Also working in oil on canvas was Matt Huff, a painter who creates paintings of an imagined world. Huff’s paintings are ambiguous in subject; perhaps they are set inside of the human body, something out of Fantastic Voyage, or maybe they are meant to transport the viewer to a distant world, a landscape unlike anything known to man. The paintings are smooth and glossy; the artist’s brush strokes only reveal themselves on close inspection. Huff’s art is full of depth and shadow and is endlessly intriguing.
At Cornish, sculpture isn’t always built up in clay, or chiseled away from stone. Deanna Wade used duct tape to create seven life-sized sculptures of pop icon Britney Spears that fill a green screen backdrop in the second floor galleries. The subject matter seems trite, but the execution is phenomenal. Wade created each of her Britneys to represent a phase in the entertainer’s career, starting with the not so innocent schoolgirl, progressing through five incarnations to a final pop mega. Each sculpture—hair and all—was created from the full spectrum of colored duct tape. They are dispersed throughout the green backdrop, as if awaiting their close-up.
One artist that particularly impressed me was painter and printmaker Ross Jimmicum, whose work appears deceptively simple. Jimmicum hails from Neah Bay and is a member of the Makah tribe. His work is steeped in his culture, a strong component of his identity and source of inspiration. Using a set of highly defined symbols from the Makah, Jimmicum created intaglio prints with his own unique twist on the stories of his people. What impressed me most about Jimmicum’s work was a simple step in which he took his etched copper printing plates and had them chrome plated, transforming a tool into a work unto itself. It is not just a gorgeous object, but another work with its own meaning. The shiny plates become mirrors in which the viewer is reflected among and within the symbols of the artist’s culture, visually merging the viewer with the artist.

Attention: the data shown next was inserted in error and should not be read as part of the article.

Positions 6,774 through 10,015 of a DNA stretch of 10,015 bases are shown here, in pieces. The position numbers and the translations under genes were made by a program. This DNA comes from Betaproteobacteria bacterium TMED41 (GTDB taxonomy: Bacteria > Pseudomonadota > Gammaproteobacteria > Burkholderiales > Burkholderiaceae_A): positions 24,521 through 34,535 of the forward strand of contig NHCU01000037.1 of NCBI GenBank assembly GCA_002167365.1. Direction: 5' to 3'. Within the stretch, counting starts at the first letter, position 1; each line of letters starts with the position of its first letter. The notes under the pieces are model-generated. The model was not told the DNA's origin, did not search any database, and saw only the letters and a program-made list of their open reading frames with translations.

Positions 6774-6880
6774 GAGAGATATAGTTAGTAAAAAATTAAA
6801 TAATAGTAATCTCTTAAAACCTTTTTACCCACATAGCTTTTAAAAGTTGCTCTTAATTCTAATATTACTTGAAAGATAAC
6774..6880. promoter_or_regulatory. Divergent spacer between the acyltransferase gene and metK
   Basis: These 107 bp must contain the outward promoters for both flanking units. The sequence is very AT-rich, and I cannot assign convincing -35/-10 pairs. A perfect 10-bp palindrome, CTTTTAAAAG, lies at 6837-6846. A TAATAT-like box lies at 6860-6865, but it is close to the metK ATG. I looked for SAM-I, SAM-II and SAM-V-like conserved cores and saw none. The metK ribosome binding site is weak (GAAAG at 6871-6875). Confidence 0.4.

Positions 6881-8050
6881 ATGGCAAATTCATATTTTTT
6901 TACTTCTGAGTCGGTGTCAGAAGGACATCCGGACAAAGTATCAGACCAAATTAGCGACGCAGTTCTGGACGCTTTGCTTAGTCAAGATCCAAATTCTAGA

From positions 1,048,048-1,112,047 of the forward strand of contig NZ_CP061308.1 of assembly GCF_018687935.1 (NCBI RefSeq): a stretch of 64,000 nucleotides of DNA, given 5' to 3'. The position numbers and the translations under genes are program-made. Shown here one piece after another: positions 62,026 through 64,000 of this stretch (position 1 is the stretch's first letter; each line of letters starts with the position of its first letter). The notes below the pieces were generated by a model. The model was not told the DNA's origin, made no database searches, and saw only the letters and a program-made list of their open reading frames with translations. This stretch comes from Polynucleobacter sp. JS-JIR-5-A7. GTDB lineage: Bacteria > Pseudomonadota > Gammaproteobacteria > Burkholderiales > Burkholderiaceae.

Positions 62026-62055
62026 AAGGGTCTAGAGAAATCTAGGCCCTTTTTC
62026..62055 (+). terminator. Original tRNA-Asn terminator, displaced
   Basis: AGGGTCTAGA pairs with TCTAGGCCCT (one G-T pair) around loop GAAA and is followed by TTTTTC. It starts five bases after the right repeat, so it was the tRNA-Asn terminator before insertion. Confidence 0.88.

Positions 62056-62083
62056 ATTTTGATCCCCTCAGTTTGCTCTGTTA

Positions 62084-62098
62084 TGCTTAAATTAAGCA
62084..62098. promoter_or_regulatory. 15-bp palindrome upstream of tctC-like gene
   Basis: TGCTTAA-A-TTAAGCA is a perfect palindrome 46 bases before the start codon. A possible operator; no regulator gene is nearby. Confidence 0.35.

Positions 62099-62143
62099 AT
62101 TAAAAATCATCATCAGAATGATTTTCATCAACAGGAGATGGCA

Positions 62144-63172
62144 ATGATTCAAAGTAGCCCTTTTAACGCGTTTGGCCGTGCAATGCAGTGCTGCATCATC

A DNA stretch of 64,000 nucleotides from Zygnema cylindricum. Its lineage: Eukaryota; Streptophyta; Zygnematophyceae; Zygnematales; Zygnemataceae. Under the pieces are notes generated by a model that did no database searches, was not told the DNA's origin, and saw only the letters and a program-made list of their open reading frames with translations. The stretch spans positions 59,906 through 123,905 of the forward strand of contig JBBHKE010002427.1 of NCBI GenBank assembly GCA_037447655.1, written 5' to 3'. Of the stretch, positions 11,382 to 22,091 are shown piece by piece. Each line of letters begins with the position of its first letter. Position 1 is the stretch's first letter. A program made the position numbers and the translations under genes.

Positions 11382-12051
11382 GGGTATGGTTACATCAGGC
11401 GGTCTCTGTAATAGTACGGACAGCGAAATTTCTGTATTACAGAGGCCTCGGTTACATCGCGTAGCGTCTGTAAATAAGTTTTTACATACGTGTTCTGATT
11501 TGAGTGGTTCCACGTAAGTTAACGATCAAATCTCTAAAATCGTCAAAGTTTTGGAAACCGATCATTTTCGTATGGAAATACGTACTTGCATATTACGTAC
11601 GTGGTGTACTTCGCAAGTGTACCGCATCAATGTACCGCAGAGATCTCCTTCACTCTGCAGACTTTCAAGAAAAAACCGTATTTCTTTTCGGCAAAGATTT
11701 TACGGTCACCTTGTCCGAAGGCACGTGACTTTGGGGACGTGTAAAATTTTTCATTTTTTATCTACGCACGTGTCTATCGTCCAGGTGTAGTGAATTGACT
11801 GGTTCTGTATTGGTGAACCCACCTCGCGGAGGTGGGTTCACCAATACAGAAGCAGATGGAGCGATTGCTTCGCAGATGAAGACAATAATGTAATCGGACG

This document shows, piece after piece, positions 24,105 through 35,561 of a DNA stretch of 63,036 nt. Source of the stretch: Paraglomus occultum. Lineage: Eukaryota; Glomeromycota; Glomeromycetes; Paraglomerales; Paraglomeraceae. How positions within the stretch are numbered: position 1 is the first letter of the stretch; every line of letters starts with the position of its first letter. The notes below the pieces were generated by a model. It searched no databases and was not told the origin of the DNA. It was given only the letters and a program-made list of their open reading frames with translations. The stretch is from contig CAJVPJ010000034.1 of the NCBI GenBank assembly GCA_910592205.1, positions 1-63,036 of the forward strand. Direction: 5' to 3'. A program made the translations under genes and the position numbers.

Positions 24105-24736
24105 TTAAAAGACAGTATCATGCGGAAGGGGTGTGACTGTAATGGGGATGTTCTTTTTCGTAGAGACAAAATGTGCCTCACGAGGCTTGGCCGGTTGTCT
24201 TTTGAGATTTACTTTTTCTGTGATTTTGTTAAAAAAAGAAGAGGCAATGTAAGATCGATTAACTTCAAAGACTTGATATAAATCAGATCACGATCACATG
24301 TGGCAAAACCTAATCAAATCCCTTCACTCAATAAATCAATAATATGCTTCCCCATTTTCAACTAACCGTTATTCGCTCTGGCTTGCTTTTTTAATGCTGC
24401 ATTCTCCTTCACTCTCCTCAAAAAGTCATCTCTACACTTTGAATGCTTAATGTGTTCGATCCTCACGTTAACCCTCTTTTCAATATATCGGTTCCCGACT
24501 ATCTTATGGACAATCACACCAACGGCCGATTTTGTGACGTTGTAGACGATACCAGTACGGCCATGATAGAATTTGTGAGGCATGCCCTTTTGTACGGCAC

Among the photography on display, the work of Natalie Friedman caught my eye. A triptych of large images depicting a screaming woman fill up one wall. The ink jet prints are high in contrast, stark white and jet black. The images are blurred and their lack of clarity leaves them wide open to interpretation. These large-scale images are dramatic and full of emotion, sure to leave a haunting impression on the viewer.
And as in all large group shows, there is always something that grabs your attention unexpectedly. I am not usually a fan of collage, but I was taken with the work of Gregory Young. Young created 3-dimensional monotone collages with spiritual and somewhat demonic overtones. Appendages splayed out in all directions while possessed characters are lapped up in flames. The collages are set against black backgrounds covered in white markings manically scribbled on in paint. The cuttings lift off of the board, casting shadows which dramatically enhance the chaotic scenes.
There are so many other works, most with artistic merit that you need to see for yourself. The Expo is expansive; it covers 2 floors, climbs 20-foot tall walls, and features a 38-minute video of a trip to Cambodia. Nearly everything is nicely framed, and almost all of the work is for sale, something that is not the case across town at UW. The show is only up until May 24, so plan a trip soon to see all of this art in one place.
Jeremy Buben goes to art galleries, museums, performance dance shows and the best gumbo restaurants in Seattle. All of the time. You can read more of his suggested events and short subject posts at his blog Le Dandysme.